I think the daily stand-up is one of the most important parts that makes a team work well together and avoid surprises. But just because you have these daily meetings it does not guarantee that they're useful. A few anti-patterns I've seen in meetings are when people say things like "I'm working on some stuff" or "I'm still working on item 42". Statements like that are not really useful. Another anti-pattern is when problems or blocking issues don't boil up to the surface even though they exist just because people have over confidence in them selfs (or are afraid of admitting they have a problem).
There are a number of things you can do (one example). I think the most important thing is that the team find the meeting useful. And I hope the things I find useful are things most people find useful so these are my suggestions on how to keep the daily meeting valuable.
- What did you do yesterday? I think this is the least important information. I don't mean useless. Just least important. Unless there is some significant impact affecting the team I think this question can be answered with "did everything I was supposed to do yesterday" and/or telling the team what you planned to do that did not happen. At least detail is seldom of importance for completed work in my opinion.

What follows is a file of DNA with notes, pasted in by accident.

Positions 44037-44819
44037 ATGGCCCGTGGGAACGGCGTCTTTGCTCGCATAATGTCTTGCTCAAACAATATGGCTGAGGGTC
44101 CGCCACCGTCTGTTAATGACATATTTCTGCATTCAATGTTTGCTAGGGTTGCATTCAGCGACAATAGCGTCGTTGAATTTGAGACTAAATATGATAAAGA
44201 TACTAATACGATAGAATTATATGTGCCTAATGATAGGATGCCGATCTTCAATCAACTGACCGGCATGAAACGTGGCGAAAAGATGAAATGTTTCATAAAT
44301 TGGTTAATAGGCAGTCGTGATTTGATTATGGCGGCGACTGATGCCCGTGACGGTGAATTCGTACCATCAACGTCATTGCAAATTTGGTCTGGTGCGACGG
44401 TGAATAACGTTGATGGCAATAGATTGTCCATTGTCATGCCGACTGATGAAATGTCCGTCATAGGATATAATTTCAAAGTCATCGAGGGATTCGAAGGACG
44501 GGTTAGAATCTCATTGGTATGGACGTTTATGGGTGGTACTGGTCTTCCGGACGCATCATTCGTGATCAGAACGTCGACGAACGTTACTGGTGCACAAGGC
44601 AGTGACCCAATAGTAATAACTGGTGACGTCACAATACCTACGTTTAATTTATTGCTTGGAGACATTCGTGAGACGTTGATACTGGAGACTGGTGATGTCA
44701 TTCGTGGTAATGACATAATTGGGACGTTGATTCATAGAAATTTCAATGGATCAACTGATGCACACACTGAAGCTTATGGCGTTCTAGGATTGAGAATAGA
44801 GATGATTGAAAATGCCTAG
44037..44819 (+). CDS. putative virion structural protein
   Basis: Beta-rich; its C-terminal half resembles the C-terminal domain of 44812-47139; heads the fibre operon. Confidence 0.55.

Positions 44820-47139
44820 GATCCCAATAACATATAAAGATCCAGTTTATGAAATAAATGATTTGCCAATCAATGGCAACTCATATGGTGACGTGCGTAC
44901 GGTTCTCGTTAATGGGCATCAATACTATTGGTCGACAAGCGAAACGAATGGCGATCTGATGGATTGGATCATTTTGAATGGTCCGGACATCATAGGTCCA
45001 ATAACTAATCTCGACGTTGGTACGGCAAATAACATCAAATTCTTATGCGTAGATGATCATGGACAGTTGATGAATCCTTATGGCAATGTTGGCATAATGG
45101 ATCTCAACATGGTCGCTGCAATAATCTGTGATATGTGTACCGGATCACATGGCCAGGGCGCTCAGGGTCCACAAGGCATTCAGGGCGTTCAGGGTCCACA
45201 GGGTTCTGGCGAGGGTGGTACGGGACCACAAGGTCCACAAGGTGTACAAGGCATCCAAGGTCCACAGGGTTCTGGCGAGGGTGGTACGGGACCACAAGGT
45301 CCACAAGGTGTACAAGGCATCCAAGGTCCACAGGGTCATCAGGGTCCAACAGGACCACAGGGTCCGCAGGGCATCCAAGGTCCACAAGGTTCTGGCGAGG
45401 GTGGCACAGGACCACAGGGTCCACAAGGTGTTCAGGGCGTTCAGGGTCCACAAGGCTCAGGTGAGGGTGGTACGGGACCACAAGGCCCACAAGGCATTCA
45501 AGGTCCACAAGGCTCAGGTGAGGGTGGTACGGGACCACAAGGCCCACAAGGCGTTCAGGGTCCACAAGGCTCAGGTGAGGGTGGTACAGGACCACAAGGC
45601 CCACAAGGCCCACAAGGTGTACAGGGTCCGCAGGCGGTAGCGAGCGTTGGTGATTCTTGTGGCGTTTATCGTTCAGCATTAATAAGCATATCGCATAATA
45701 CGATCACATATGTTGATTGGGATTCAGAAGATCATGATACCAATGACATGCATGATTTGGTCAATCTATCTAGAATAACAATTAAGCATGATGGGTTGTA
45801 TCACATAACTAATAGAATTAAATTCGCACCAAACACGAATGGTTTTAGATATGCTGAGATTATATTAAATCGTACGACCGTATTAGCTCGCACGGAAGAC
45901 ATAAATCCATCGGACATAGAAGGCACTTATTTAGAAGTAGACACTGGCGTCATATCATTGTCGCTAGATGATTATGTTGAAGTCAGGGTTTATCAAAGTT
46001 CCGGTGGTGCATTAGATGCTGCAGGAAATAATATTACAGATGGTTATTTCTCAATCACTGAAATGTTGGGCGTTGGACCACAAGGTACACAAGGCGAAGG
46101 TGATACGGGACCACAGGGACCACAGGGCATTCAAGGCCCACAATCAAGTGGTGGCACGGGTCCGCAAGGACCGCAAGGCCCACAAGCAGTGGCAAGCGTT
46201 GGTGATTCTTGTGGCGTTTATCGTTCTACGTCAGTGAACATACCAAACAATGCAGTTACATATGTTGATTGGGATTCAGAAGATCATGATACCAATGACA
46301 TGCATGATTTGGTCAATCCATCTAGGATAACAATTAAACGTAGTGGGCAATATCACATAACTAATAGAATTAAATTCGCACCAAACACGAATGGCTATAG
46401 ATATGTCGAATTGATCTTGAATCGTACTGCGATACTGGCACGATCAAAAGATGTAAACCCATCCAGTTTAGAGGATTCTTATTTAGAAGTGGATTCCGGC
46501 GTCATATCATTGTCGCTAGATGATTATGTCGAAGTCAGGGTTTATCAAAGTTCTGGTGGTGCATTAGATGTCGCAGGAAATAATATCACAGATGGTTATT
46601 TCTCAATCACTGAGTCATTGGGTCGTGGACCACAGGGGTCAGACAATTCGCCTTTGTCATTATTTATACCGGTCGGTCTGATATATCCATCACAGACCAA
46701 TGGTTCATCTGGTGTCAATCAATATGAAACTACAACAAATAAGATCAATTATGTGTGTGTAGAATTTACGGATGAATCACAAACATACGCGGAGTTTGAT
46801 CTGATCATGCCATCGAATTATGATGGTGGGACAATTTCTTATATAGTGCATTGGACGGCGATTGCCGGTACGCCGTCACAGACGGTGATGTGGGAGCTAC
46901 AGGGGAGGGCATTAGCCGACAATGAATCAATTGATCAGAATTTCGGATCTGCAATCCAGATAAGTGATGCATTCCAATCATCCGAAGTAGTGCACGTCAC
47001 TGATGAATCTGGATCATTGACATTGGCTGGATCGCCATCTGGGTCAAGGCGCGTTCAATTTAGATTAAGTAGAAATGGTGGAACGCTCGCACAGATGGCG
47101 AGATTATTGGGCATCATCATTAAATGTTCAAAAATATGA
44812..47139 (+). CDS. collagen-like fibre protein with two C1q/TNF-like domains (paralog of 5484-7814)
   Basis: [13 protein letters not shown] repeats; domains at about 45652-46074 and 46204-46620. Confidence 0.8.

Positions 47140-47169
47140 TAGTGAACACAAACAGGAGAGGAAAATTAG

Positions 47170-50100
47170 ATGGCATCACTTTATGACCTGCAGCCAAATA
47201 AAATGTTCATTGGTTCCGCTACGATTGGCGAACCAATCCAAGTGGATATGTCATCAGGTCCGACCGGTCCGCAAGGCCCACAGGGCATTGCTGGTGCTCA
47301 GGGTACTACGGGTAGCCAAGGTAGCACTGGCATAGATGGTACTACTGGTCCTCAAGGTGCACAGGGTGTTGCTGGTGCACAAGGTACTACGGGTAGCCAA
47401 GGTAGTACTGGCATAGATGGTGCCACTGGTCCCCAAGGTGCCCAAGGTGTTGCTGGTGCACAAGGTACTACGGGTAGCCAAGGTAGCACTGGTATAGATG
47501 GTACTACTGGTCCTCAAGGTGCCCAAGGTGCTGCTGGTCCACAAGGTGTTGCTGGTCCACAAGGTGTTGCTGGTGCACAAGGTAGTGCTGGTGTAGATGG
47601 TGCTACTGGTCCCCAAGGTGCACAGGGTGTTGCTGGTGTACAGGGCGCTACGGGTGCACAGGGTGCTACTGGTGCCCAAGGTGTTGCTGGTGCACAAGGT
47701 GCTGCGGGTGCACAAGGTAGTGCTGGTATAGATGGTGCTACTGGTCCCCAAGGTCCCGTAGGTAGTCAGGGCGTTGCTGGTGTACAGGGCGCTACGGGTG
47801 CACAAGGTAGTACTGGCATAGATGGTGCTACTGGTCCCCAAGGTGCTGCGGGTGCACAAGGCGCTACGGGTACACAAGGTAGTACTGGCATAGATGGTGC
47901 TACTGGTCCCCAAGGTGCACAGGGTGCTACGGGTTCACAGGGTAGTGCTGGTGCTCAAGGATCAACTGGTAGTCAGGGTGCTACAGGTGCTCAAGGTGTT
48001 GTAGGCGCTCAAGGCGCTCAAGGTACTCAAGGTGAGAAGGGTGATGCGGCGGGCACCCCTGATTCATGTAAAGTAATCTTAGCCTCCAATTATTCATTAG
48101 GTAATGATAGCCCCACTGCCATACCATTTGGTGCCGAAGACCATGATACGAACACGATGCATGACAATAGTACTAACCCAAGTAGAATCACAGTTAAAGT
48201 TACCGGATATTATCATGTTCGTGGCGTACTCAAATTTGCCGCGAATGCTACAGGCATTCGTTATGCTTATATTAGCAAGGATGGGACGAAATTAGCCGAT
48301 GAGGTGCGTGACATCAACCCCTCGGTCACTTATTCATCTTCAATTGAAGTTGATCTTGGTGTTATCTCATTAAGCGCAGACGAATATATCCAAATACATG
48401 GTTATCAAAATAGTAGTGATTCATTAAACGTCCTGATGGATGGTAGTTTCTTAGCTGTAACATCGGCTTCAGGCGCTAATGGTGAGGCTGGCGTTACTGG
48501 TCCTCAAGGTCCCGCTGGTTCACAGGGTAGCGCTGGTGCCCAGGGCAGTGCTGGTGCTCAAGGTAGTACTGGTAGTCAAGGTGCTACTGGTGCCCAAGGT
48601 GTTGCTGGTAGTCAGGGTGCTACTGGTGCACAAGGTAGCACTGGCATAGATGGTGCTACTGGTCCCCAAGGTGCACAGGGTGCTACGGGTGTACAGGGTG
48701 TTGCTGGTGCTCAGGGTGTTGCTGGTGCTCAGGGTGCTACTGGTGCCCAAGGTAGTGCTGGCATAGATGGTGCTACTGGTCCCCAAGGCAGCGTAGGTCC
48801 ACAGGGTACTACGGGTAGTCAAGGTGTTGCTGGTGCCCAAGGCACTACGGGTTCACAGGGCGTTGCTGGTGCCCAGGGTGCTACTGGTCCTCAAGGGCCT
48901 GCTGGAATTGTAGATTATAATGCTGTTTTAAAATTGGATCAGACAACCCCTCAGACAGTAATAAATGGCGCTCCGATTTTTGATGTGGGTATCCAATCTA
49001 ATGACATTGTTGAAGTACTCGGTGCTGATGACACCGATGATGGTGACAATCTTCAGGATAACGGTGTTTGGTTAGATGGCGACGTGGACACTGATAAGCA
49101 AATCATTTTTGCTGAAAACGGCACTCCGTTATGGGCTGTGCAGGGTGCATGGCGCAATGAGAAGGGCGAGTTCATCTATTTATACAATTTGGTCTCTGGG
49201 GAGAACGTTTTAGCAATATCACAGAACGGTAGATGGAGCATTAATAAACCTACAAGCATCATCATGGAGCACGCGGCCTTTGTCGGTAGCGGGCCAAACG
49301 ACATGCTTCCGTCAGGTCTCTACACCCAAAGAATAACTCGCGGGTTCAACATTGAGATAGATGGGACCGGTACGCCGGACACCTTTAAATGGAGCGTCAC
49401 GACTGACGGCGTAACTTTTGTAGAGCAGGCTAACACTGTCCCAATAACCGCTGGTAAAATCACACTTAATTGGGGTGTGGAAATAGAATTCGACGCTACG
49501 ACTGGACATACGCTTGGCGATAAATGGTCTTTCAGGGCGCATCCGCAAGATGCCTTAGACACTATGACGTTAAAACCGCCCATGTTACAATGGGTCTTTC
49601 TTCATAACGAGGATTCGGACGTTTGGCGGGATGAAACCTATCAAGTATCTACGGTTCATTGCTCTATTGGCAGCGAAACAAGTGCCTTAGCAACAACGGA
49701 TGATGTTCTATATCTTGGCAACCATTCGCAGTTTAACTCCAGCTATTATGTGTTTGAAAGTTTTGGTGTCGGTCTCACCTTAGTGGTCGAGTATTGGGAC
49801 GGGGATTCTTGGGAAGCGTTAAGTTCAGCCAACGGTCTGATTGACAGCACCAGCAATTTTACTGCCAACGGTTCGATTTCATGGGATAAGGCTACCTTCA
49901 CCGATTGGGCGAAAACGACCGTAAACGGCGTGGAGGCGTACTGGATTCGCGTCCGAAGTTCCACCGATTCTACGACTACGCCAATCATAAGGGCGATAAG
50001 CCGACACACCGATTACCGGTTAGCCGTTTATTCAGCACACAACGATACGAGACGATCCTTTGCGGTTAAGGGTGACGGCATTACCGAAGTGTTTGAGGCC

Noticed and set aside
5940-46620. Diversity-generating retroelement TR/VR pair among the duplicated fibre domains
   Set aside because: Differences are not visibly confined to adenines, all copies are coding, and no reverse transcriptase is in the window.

- What are you doing today? Here you have two alternatives depending on what is important to the team. If things tend to take longer than expected I think a go thing is to rephrase the question to "What is your goal today?". On the other hand, if the team wants to make it easier to identify tasks one person is doing that can be aided by somebody else you want everybody to give more detail on what they're actually doing. Examples: I'm going to implement data access for module X. I'm investigating how to implement Y.
By being more detailed there is a bigger chance of somebody picking up the fact that they're know something that is of value to the other person. And that is a good thing IMHO.
- Are you blocked on anything? This is a standard question I really like to change. In my experience if you ask everybody "What is your biggest problem right now" because I think it's easier (psychologically) to always say your biggest problem rather than saying what's blocking you. Also the fact that you have to say something in many cases helps you remember things you are blocked on (or things just taking longer than expected which also is a kind of blocking).
Those are the important things. If you stand up or not is a matter of taste (but standing up tends to be faster). Starting on time however is important. But I don't really believe in fines. Hopefully the shame/peer pressure of being late is enough to get people into the meeting on time.